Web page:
I’ve been thinking a lot about memory lately, about how and why we remember what we do and whether our memories can ever be 100% accurate and objective. It’s a subject that I find fascinating, particularly when I try to piece together my own collection of fragmented memories or hear my mother share her perspective on events that have taken place during her lifetime, but which I’ve heard alternate versions of from other family members. As such I thought I would revisit some of my memories and write them down. My childhood was unusual in many ways because my family moved so often and I spent my early years on a military base in recently reunified Berlin.
My memories, like yours, may not be 100% accurate or objective. This is partly because as time passes we increasingly rely on photographs, videos and the memory itself in order to keep the memory alive, and each of these is partial and subjective, but it is also because hindsight enables us to fill in gaps and more fully make sense of childhood events as an adult, or adult experiences decades after the fact. These fragments are the stories behind my eyes, as I recall them now. I thought I’d start with one of my earliest memories which is the day my family moved from England to Germany when I was four years old.
On my eighth birthday my parents packed up the house in Berlin where we had lived for four years and our family moved back to England. English was my first language, my parents were British, I had gone to an English language school in Germany and I held a British passport, but culturally I didn’t feel British. I didn’t know what a pound or a penny was, having only ever used the deutsche mark and pfennig, and I didn’t know the pop-music or TV shows that were popular among English children my age either. We had SSVC and Cartoon Network in Germany rather than BBC and ITV. I simply didn’t hold the cultural reference points that other children who had grown up in Britain did, and felt like a bit of a misfit.
Last autumn I started to teach myself how to draw and paint. I wanted to know how to draw because I often have ideas for illustrations or comics, and I wanted to be able to realise them in some way. Alongside my sketchbook, I started to keep an ideas notebook or ‘commonplace book’. It’s a simple passport sized notebook with dotted pages (from Muji) where I jot down illustration and comic strip ideas, my favourite quotes from books I read, and thoughts and observations from my everyday life.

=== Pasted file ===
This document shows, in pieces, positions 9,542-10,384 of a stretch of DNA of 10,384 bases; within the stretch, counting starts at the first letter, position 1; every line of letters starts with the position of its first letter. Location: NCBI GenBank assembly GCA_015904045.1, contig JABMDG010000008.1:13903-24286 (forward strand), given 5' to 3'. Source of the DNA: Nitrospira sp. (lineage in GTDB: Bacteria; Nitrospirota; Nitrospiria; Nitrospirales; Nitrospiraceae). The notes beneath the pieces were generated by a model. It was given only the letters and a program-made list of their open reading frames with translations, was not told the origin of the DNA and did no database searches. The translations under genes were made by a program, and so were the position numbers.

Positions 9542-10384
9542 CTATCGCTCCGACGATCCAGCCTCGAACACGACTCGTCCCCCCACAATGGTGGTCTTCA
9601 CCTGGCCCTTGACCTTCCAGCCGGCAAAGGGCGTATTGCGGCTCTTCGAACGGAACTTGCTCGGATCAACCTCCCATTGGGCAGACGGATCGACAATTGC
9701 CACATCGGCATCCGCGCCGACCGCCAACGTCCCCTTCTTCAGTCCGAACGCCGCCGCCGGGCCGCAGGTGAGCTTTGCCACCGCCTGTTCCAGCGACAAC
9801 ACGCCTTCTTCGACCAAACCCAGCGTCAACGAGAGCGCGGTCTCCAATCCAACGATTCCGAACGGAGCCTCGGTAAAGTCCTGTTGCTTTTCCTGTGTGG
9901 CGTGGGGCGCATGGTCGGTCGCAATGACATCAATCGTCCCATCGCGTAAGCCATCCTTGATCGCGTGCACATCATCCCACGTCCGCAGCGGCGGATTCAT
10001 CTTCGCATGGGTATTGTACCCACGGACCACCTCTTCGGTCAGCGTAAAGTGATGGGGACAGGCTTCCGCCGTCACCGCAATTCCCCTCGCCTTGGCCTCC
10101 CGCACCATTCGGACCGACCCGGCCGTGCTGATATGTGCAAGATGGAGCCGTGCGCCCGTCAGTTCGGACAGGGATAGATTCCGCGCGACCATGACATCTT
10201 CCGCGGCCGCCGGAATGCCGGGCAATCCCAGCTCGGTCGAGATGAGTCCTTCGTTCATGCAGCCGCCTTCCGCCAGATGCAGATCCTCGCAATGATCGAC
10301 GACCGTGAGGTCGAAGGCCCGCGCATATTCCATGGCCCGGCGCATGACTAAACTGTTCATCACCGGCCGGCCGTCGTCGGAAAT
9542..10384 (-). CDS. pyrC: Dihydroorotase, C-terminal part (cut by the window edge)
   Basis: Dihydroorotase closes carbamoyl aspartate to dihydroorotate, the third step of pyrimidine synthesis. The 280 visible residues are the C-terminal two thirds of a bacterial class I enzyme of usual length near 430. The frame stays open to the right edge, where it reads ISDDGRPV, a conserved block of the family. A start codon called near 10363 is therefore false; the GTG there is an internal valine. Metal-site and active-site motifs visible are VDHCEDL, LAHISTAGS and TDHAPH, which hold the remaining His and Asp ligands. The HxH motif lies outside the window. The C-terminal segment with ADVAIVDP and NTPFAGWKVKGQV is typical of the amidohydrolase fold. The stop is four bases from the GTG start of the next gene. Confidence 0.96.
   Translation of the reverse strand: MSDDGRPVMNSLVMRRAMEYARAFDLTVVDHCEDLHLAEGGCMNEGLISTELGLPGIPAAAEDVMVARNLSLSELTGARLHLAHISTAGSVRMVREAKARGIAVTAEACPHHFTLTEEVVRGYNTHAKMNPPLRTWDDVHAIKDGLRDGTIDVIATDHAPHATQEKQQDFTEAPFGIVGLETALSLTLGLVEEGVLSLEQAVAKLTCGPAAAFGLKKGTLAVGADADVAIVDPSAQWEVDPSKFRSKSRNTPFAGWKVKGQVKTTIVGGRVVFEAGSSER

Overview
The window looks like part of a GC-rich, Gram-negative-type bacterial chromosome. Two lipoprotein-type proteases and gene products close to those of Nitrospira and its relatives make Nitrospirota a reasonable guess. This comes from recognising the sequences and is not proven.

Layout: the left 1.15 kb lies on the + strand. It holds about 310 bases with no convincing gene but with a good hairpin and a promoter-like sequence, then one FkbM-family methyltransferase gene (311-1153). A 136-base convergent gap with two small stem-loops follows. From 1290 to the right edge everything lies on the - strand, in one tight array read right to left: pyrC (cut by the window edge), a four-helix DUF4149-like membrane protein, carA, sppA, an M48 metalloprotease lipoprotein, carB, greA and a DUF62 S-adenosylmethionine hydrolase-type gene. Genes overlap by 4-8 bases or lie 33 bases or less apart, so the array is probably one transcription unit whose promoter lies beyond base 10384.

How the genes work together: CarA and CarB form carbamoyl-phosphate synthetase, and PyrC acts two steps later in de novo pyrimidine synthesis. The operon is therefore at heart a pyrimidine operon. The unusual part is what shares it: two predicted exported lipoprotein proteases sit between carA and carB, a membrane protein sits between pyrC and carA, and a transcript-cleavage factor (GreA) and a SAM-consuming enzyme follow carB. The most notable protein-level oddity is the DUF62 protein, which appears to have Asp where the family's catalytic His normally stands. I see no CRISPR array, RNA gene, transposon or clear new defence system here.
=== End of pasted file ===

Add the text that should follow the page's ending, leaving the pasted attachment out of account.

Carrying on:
I can’t remember the first time I used the internet, but it would have been at some point in 1998 or 1999 on dial-up. In those early days in my early teens, almost everyone I conversed with online used an alias, be they a friend from school or a stranger on Napster or LimeWire. It was seen as entirely normal to mask your identity online and to hide behind an alias for better or for worse. I didn’t publicly share my age, my location, my gender or any of my other personal attributes, because the early days of the internet were marked by distrust. It was a different way of thinking back then. So much has changed over the course of the last fifteen to twenty years.
On Sunday 6th March 2011, I stood on the end of the wooden pier in Sopot,
northern Poland, and looked out over the ice covered Bay of Gdańsk.
I was on the second of what would be many research trips to the Tricity for my
PhD, and I was feeling quite lonely. I didn’t speak anywhere near enough
Polish, having spent the previous year in formal Russian for Social Science lessons*
rather than Polish, and although I had been introduced to a wonderful team at
the University of Gdańsk who helped me to
make contact with my research participants and conduct interviews out in the
tiny villages surrounding Lake Żarnowiec, I was
feeling pretty lost.